Erosion Control March/April 2017 : Page 37

Johnny Cash Pedestrian Bridge was fraught with challenges. In particular, the 25-foot-high and adjoining concrete bridge walls being spaced only 15 feet apart made stability a major concern. Dokken Engineering worked with the city of Folsom to design the paths that connect the East Lake Natoma and Folsom Lake Crossing trails. Tony Powers of Dokken explains that usually, the Ultrablock components wouldn’t necessarily require the use of geogrid. On the other hand, Chuck Kull with H&K notes that the design had a bit of a paradox, in that a wall as tall as this one would require geogrid for stabilization. These walls, however, were too close together to allow the required lengths of geogrid. Therefore, the geogrid layers would overlap and compromise the effectiveness. Powers explains that in a typical situation, the length of the geogrid is based on 80% of the height of the wall. In effect, the team resolved to shorten the wall. By backfilling the lower 10 feet of the wall with a cement-soil mixture, they reduced the amount of geogrid required. “The challenge of this project was to design the reinforcing fabric in such a way so that fabric from both sides of the bridge did not interfere with the internal stability of the walls. This was performed by offsetting the height of blocks on each side so that the fabric had sufficient soil between the rein-forced layers,” says Kull. By staggering the blocks on the oppos-ing walls, they were able to have more than a foot of soil fill material between layers of Strata geogrid. At the 25-foot wall, they began placing geogrid at blocks three and four and continued to blocks nine and 10, overlapping the geofabric from the opposite side as necessary. Finally, concrete leveling pads minimized the potential for dispro-portionate settling. The deck slab and copings were constructed as one unit, and essentially “pinned” into the top of the Ultrablock units “to provide a level of redundancy for seismic loads.” At the extreme top layer of the wall, Westcon constructed cone-shaped copings with precast concrete. These cones are one of the primary features that stand out to people approaching the bridge. They have made the site as inimitable as its MARCH/APRIL 2017 namesake is infamous. Cash’s fam-ily made many comments at ribbon cutting about how much joy he would have taken from the entire trail and the legendary bridge. Additional retaining walls and trails are planned for the second phase of the project that’s scheduled to be com-pleted in 2017. Beginning at Cimmar-ron Circle, the 1.25-mile trail includes an undercrossing at Prison Road and a 190-foot-long wooden bridge that will provide views of the American River and Lake Natoma. The “Man in Black” would appreciate the planned park, including the faux guard towers, 7-foot guitar picks, and a prison-cell-like sculpture made of giant guitar necks. The winding paths and rolling hills of oak trees offer views of the 1,200 acres that surround the 136-year old prison. Just so there are no misun-derstandings, large yellow signs are posted throughout the park that read “California State Prison Property. No Trespassing.” Reliable. Durable. Proven. Trusted by Engineers. It makes the difference. Keystone Compac ® Design with Confidence. Keystone Fiberglass Pin Beyond stunning aesthetics, it is what you don’t see that makes a Keystone wall remarkable. Our interlocking pin connection system improves design versatility while maximizing the strength and durability of your project. To view Keystone’s complete line of innovative products and project ideas, visit us online at or call 1-800-747-8971 . Keystone is proud to be a subsidiary of Contech Engineered Solutions LLC EROSION CONTROL 37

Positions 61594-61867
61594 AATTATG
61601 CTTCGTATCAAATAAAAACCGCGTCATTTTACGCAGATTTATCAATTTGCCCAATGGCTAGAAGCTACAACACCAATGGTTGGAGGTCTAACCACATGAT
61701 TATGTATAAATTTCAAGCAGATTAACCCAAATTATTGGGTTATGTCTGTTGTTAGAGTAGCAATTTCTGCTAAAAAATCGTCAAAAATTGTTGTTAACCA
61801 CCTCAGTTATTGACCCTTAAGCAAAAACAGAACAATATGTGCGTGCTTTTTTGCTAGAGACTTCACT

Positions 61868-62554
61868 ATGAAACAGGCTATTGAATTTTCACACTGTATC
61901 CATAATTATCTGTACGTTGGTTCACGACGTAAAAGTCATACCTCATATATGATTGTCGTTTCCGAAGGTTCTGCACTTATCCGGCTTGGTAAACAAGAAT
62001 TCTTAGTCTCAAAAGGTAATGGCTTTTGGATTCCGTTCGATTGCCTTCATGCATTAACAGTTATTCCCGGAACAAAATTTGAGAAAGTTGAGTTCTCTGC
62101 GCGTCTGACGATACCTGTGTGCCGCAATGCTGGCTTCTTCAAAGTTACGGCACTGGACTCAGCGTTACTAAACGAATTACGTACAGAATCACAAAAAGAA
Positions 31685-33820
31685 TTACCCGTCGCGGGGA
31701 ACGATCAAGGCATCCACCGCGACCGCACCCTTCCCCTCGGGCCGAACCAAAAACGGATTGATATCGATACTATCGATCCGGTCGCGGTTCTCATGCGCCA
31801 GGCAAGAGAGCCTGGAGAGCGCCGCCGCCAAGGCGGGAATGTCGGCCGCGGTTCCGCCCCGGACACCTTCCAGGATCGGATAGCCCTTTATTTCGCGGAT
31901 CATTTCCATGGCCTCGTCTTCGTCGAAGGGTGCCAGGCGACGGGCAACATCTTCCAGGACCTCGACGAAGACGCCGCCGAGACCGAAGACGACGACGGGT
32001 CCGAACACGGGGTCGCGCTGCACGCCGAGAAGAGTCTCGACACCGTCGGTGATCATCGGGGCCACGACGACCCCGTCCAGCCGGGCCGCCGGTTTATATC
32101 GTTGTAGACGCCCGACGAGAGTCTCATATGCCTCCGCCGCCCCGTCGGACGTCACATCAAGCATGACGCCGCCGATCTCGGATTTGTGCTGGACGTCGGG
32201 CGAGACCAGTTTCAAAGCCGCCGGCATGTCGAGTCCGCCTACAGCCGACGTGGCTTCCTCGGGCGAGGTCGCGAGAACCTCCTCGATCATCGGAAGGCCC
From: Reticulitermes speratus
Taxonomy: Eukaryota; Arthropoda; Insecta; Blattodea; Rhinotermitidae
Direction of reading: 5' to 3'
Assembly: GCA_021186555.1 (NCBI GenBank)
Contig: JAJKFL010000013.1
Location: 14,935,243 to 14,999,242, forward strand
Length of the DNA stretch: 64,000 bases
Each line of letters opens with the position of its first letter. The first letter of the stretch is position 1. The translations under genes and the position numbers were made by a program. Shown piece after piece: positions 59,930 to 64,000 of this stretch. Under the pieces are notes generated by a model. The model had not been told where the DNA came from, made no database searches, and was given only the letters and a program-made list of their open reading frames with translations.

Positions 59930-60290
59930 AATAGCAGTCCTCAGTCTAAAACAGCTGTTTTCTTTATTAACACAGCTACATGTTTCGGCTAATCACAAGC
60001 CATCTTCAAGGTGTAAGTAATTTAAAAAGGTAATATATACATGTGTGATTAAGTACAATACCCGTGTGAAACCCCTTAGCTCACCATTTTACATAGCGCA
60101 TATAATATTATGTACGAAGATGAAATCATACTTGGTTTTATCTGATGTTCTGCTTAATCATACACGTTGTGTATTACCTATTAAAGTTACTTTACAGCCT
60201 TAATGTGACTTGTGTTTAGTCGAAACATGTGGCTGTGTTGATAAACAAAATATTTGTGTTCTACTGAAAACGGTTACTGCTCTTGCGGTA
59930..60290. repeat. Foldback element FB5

Keystone Retaining Wall Systems

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